Set in the heart of the famous Garden Route, this magnificent trail leads through indigenous forests and montane fynbos, majestic mountain scenery, views of the coastal plateau, relics of the gold rush near Millwood, bird and animal life of the forest and fynbos, mountain streams and pools.

The forest and the wet fynbos depend on high rainfall, so be prepared for rain and mist.

Outeniqua Hiking Trail

The Outeniqua Hiking Trail is a 7 day trail with 8 overnight huts. Hikers do not have to hike the full 7 days; 2 or 3 days are allowed.

The trail may only be done in one direction - from West to East. The total distance of the trail is 108km. The terrain rating is from easy to difficult.

The huts offer shelter, firewood, grids, water and rudimentary bedding; no pots. There is only electricity at Diepwalle & Harkerville huts.

Minimum of two and niaximum of 24 hikers allowed on trail.

Hut 1: Beervlei
Start of hiking trail & vehicles may be parked at Beervleihut.

Hut 2: Windmeulnek
Windmeulnek hut is about16km or 5hrs hike from Beervlei. The nearest parking to Windmeulnek is Karatara, which is 8 kIn. A 2-day circular trail can be hiked here.

Hut 3: Platbos
Platbos is about 17 km ( 5hrs hike) from Windmeulnek. Farleigh Forest Station is 2 km from Platbos hut. Vehicles can be parked at Farleigh Parking Area or at Karatara.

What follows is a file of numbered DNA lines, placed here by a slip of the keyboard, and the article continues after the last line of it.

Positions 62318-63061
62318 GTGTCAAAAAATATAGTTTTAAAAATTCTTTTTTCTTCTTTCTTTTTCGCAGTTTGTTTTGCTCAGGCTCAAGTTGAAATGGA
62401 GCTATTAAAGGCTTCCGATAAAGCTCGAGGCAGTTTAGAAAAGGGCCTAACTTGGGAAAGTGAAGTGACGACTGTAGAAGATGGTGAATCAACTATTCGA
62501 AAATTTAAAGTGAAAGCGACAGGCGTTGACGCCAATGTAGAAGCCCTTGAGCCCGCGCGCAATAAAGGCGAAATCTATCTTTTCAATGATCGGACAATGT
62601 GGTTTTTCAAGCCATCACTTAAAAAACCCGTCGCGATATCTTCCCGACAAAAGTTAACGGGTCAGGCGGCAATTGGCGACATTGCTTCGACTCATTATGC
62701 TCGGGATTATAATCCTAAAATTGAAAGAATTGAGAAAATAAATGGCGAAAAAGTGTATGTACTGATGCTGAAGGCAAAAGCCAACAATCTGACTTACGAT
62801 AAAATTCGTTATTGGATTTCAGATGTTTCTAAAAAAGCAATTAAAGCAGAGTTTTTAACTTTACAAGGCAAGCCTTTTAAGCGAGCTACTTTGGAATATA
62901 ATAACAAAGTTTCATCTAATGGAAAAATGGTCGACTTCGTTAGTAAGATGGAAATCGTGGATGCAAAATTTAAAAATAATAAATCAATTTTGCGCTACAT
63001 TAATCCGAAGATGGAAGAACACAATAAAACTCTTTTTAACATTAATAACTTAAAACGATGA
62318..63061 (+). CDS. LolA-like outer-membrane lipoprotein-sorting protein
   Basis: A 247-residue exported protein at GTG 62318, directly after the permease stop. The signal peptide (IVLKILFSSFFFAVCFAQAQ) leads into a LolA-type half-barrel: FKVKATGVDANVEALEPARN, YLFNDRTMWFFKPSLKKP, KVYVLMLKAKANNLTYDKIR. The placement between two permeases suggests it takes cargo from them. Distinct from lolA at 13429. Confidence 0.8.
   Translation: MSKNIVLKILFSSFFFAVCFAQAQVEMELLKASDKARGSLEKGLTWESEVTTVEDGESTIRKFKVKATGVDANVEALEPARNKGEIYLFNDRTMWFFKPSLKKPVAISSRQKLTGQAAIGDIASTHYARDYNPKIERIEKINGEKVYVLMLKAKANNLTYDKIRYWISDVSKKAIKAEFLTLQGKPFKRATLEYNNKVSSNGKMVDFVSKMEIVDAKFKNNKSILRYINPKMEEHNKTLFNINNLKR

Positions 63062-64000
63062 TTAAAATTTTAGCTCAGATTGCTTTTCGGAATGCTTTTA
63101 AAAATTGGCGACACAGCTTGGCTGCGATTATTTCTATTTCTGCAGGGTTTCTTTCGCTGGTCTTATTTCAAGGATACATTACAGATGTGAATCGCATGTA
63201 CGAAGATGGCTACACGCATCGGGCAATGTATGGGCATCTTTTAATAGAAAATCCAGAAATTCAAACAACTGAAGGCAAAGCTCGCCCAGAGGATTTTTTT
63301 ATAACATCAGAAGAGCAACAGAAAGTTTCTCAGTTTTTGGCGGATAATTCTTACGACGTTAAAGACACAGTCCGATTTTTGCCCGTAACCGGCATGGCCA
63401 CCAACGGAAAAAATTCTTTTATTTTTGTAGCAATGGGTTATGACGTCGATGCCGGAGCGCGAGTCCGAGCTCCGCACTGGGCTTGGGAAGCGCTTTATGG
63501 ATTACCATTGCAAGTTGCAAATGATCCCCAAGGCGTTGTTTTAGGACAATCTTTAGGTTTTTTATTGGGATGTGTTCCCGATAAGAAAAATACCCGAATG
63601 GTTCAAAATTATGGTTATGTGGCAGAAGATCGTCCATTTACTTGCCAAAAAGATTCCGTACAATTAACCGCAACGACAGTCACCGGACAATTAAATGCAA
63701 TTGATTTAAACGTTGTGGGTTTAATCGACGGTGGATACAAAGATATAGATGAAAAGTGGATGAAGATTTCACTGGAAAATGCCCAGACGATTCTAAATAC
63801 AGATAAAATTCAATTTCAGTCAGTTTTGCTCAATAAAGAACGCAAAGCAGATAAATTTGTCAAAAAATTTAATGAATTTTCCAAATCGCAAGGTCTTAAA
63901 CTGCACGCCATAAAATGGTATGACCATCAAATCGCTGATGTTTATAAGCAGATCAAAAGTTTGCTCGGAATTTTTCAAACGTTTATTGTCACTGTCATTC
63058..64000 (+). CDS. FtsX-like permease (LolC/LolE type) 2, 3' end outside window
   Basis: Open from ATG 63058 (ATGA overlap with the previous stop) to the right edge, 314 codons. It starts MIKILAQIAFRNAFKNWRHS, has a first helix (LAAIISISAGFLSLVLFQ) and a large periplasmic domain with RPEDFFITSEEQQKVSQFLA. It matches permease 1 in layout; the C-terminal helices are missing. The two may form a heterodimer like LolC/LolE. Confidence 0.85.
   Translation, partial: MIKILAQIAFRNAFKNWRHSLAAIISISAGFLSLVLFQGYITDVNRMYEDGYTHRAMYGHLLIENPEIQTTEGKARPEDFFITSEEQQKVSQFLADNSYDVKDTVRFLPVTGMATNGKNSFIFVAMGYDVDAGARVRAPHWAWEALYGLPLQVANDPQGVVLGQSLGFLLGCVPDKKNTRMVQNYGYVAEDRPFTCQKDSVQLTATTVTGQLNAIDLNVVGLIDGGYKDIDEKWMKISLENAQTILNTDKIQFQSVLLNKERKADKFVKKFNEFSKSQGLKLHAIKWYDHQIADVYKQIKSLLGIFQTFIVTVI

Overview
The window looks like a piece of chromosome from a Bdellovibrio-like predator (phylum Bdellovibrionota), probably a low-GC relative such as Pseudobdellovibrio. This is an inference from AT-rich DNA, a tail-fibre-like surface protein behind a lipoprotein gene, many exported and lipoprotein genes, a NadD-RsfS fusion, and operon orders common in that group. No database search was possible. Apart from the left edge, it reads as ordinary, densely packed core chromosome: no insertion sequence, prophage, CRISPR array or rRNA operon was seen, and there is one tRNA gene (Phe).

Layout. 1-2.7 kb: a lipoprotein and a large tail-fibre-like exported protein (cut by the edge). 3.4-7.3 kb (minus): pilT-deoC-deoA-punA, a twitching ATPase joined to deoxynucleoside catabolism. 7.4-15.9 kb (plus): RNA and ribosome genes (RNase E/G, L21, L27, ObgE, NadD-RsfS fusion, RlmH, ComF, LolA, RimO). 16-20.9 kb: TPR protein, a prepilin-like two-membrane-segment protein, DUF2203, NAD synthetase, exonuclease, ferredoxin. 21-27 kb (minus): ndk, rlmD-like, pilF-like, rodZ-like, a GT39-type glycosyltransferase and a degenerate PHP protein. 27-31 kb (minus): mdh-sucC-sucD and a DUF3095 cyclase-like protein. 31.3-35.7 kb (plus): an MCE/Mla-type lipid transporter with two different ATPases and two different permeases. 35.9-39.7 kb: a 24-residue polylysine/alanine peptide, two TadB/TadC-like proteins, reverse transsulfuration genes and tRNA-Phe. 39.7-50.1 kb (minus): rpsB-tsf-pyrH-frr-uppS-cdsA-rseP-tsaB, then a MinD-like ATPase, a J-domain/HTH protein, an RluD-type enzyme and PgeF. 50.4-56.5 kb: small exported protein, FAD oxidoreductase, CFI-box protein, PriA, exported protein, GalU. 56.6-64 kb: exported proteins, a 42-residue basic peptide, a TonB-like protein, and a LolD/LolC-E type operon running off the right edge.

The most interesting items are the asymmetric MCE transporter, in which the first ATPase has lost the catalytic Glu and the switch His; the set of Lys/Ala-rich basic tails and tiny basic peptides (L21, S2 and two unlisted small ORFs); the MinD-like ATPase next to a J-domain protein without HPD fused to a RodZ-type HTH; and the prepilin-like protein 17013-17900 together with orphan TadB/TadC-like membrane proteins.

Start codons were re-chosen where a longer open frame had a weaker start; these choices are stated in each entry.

Hut 4: Millwood
Millwoodis 15km ( 5 hrs) from Platbos. Cars must be parked at Goudveld ParkingArea .A circular trail can be hiked here.

Hut 5: Rondebossie
Rondebossiehut is 17km from Millwoodhut. Parking is only allowed at Gouna Forest Station.

Hut 6: Diepwalle
A very popular hut with electricity and warm water. Braai facilities are either in the open or under roof ( when it rains). The Diepwalle hut is 13km (5hrs ) from Rondebossie and 17 kIn (5 hrs) from Fisantehoek.

Hut 7: Fisantehoek
At Fisantehoek no cars are allowed. The hut is 16km (5hrs) from Diepwalle.

Hut 8: Harkerville
Very popular hut as it is the end of the Outeniqua and also the beginning of the very popular Harkerville Coast Hiking Trail. The Harkerville hut can accommodate12 in the outside room. This hut also has electricity and warm water. Vehicles must be parked at Harkerville Forest Station and not at the hut.

SA National Parks
PO Box 3542, Knysna, 6570

Tel.+27(0) 44-302-5606
Fax +27(0) 44-302-5627

Source & more info